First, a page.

Supervisors and coworkers might underestimate you or treat you too delicately. Or even make you feel awkward or cold. It is impossible to control other people’s opinions and attitudes. You can however take steps to improve workplace social relations.
Talk about your condition and any needs. People often stigmatise people with disabilities because they don’t understand or aren’t aware of the condition. It might be helpful for others to talk about your disability. You could, for example, let your coworkers be aware that you have autism and struggle to read nonverbal cues. Don’t divulge information unless you feel comfortable.
Get acquainted with your coworkers. Find common interests, hobbies, or life experiences. Your coworkers will soon see beyond your disability and realise that you aren’t as significant.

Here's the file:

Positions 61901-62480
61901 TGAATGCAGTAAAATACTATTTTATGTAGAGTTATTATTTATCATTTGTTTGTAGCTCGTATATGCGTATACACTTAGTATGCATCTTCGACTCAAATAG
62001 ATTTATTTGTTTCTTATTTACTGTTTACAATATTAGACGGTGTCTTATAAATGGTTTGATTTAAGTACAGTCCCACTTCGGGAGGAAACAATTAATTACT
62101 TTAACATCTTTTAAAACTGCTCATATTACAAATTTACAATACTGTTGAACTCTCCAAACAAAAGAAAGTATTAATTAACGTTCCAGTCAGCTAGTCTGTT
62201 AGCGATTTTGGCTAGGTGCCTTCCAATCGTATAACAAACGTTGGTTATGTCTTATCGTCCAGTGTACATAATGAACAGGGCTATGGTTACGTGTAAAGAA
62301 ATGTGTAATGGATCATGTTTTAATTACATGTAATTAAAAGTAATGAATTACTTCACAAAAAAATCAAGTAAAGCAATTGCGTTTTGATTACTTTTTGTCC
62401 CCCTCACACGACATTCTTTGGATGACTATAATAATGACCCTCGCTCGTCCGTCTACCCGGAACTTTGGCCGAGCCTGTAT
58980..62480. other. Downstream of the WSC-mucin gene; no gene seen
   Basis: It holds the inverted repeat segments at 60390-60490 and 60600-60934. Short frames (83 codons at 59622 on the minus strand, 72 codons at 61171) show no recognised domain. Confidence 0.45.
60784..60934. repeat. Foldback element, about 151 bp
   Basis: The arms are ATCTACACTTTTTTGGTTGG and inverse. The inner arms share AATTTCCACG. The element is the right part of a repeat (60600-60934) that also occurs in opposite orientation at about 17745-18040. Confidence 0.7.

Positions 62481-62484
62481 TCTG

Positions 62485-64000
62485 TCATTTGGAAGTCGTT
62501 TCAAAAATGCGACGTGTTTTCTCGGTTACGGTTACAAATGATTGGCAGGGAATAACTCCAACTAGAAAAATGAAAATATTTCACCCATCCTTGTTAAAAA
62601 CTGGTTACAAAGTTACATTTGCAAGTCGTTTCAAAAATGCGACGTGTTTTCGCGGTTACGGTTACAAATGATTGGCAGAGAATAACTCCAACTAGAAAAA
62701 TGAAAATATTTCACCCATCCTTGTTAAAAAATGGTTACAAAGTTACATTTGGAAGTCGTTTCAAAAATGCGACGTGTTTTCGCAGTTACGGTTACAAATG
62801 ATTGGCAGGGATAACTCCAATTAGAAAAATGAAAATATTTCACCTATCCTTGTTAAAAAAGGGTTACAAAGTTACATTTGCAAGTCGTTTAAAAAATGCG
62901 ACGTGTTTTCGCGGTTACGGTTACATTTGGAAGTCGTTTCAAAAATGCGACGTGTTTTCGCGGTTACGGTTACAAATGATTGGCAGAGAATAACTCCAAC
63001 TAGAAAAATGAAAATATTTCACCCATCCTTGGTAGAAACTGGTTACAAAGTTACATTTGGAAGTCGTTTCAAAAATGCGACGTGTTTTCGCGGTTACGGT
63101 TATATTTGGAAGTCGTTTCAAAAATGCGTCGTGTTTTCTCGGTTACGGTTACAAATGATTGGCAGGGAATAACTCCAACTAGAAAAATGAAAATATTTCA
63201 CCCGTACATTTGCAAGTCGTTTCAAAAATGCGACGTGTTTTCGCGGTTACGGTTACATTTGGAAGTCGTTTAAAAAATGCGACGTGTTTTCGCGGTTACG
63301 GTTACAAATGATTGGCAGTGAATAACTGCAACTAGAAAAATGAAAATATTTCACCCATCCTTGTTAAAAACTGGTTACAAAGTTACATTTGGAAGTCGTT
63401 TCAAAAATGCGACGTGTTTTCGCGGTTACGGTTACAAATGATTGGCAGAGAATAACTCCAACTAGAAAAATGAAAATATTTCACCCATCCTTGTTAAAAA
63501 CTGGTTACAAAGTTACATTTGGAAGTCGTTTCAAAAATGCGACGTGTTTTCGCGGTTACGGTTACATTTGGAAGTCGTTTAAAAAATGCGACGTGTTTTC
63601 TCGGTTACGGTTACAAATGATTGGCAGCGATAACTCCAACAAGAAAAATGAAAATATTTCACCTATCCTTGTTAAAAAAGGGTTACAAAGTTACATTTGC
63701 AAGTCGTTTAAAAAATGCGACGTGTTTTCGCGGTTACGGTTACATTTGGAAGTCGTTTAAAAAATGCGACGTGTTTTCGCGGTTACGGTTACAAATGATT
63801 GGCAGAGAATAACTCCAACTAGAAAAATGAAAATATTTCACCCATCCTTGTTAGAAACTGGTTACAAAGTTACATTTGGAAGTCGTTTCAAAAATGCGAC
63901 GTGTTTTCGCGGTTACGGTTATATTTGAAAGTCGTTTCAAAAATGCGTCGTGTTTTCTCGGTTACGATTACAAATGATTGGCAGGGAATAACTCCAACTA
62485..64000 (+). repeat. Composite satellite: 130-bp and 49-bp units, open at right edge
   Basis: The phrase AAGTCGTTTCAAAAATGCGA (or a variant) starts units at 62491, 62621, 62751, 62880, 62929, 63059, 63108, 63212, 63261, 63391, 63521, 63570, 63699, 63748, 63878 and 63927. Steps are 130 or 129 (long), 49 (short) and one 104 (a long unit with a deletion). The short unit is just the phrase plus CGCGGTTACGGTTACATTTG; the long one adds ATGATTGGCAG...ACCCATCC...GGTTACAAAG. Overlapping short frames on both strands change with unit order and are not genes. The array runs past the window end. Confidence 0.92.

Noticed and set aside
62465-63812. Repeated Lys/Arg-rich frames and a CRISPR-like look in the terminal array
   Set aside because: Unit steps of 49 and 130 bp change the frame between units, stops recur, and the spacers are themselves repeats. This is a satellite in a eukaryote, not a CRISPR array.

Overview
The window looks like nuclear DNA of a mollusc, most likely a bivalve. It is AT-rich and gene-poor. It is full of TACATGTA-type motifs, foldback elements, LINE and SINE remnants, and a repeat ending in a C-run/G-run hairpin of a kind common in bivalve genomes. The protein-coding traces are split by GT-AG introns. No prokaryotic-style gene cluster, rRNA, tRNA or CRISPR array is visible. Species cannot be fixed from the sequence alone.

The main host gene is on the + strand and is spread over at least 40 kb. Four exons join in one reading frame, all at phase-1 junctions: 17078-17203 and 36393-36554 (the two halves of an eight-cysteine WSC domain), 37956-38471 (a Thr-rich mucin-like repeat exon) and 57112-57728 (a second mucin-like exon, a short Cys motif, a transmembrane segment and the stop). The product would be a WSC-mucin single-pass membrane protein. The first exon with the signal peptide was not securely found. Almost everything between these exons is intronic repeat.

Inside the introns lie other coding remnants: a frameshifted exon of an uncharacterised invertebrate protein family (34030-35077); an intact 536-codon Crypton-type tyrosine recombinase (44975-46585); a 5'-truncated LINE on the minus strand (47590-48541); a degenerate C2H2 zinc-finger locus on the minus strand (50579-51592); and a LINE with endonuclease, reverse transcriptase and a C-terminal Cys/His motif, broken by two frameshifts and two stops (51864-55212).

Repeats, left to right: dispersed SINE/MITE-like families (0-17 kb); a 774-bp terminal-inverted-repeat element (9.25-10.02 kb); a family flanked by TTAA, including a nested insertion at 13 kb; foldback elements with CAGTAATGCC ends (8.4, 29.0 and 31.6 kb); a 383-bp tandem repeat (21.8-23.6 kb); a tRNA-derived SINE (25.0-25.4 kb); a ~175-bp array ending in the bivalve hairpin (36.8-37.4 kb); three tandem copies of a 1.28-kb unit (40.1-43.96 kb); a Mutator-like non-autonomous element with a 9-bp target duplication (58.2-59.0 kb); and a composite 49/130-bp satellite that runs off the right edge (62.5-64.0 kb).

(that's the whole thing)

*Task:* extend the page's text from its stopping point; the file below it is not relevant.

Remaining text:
Discrimination refers to being treated less favourably due to your disability. Discriminatory behavior at work can be either intentional or unintentional. It may also be illegal depending on where you live. Here are some examples of discrimination against persons with disabilities:
- You are being harassed by your coworkers.
- Disability can lead to you being fired, demoted, denied promotion, or even demotivated.
- Your employer refuses reasonable requests and accommodations to meet your needs as an employee
What can you do if discrimination occurs at work? It all depends on the situation.
Could it have been an accident? Talk to the person about the incident. They may be able to apologise and make amends.
Was it a coworker? Let your employer know. They may be able to assist by reassigning the coworker on a different shift.Are you experiencing discrimination? Your employer may not be able to resolve the problem. Find out your rights and how to file a formal complaint.